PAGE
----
21. 21. ACTUAL OVERHEADS AND PREDETERMINED/BUDGETED OVERHEADS<br />A difficulty in using overhead absorption or recovery rates in practice is that you will not know what the actual overheads are until after the accounting period is finished – for example, a month or year.<br />But since you have to charge overheads onto the job when it is done or indeed even before it is done, particularly if the customer wants an estimate of how much the job will cost, then you will have to use some method of "guessing" what the overheads will be.<br />
22. 22. The way round this problem is to use PREDETERMINED or BUDGETED Overhead Costs. <br />This is simply an estimate of what overhead costs will be in the next financial year based on an extension of what they were in the past year after allowing for:<br />any anticipated price increases.<br />any anticipated increases or decreases in production, and<br />
23. 23. What this means is that when we come to the end of the accounting period the actual overhead costs incurred will in all probability differ from the overheads absorbed into the cost units.<br />On the other hand, if the actual overheads for the accounting period are less than the overheads absorbed then we will have overabsorbed costs and so we will have to make an adjustment by crediting the gain to the Costing Profit and Loss Account.<br />If the actual overheads for the accounting period are greater than the overheads absorbed then we will have underabsorbed costs and so we will have to make an additional charge for the difference to the Costing Profit and Loss Account.<br />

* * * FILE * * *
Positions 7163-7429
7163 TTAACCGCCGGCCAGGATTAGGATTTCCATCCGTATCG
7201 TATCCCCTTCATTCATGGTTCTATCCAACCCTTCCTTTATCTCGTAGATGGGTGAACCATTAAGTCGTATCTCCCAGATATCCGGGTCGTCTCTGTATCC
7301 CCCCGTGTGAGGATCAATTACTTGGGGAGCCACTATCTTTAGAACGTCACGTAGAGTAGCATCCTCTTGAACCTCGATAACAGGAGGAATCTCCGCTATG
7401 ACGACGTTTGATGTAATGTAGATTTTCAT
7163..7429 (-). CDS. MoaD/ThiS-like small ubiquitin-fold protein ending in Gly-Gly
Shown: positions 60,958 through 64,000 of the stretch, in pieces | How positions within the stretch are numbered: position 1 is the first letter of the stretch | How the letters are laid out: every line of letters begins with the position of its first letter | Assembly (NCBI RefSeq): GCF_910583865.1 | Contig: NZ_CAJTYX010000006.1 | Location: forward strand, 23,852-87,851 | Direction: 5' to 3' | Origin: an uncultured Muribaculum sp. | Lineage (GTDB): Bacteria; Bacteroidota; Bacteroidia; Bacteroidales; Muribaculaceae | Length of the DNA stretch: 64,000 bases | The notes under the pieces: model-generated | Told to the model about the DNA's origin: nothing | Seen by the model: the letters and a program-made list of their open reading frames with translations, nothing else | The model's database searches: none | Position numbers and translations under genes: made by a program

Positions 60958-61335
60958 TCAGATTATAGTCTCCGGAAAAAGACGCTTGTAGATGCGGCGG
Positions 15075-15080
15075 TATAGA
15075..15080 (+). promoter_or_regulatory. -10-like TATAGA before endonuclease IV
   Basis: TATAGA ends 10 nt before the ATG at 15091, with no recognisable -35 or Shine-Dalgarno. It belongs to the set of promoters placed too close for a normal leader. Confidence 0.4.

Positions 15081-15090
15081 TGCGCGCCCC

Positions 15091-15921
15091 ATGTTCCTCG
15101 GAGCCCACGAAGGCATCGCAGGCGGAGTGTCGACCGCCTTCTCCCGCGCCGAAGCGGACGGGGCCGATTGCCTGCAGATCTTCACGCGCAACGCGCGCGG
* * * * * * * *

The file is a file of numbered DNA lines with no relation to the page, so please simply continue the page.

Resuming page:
24. 24. Cost Centre A<br />Actual Data<br />Budgeted Data <br />£52,000<br />£50,000<br />Overheads<br />5,050 hours<br />5,000 hours<br />Direct Labour Hours<br /> EXAMPLE – OVERHEAD UNDERABSORBED<br />Calculate the underabsorption of overheads<br />Overhead absorbed =<br />budgeted overhead rate<br />actual direct labour hours x<br />Overhead over / under absorbed =<br />overheads absorbed<br />actual overheads incurred – <br />
25. 25. Step 1<br />Calculate the Budgeted Overhead Rate based on Direct Labour Hours.<br />Budgeted Overheads / Direct Labour Hours<br />£50,000 / 5,000 hours = £10 per Labour Hour<br />Step 2<br />Calculate the Overhead Absorbed using the rate from Step 1 and the Actual Hours worked:<br />Overhead Absorbed = 5,050 hours x £10 per hour = £50,500<br />
26. 26. Step 3<br />Compare this Budgeted Cost with the Actual Cost<br />Overhead Underabsorbed = £52,000 - £50,500 = £1,500<br />As a result the Profit and Loss Account would be charged with an expense of Overhead Underabsorbed of £1,500.<br />
27. 27. EXAMPLE – OVERHEAD OVERABSORBED <br />Cost Centre A Budgeted Data Actual Data<br />Overheads £50,000 £49,400<br />Direct Labour Hours 5,000 hours 4,950 hours<br /> <br />Calculate the overabsorption of overheads.<br /> <br />Overhead absorbed = <br />actual direct labour hours x budgeted overhead rate<br />Overhead over / under absorbed = <br />actual overheads incurred – overheads absorbed<br />
28. 28. Step 1<br />Calculate the Budgeted Overhead Rate based on Direct Labour Hours.<br />Budgeted Overheads / Direct Labour Hours<br />£50,000 / 5,000 hours = £10 per Labour Hour<br />Step 2<br />Calculate the Overhead Absorbed using the rate from Step 1 and the Actual Hours worked:<br />Overhead Absorbed = 4,950 hours x £10 per hour = £49,500<br />
29. 29. Step 3<br />Compare this Budgeted Cost with the Actual Cost<br />Overhead Overabsorbed = £49,400 - £49,500 = £100<br />As a result the Profit and Loss Account would be charged with an expense of Overhead Overabsorbed of £100.<br />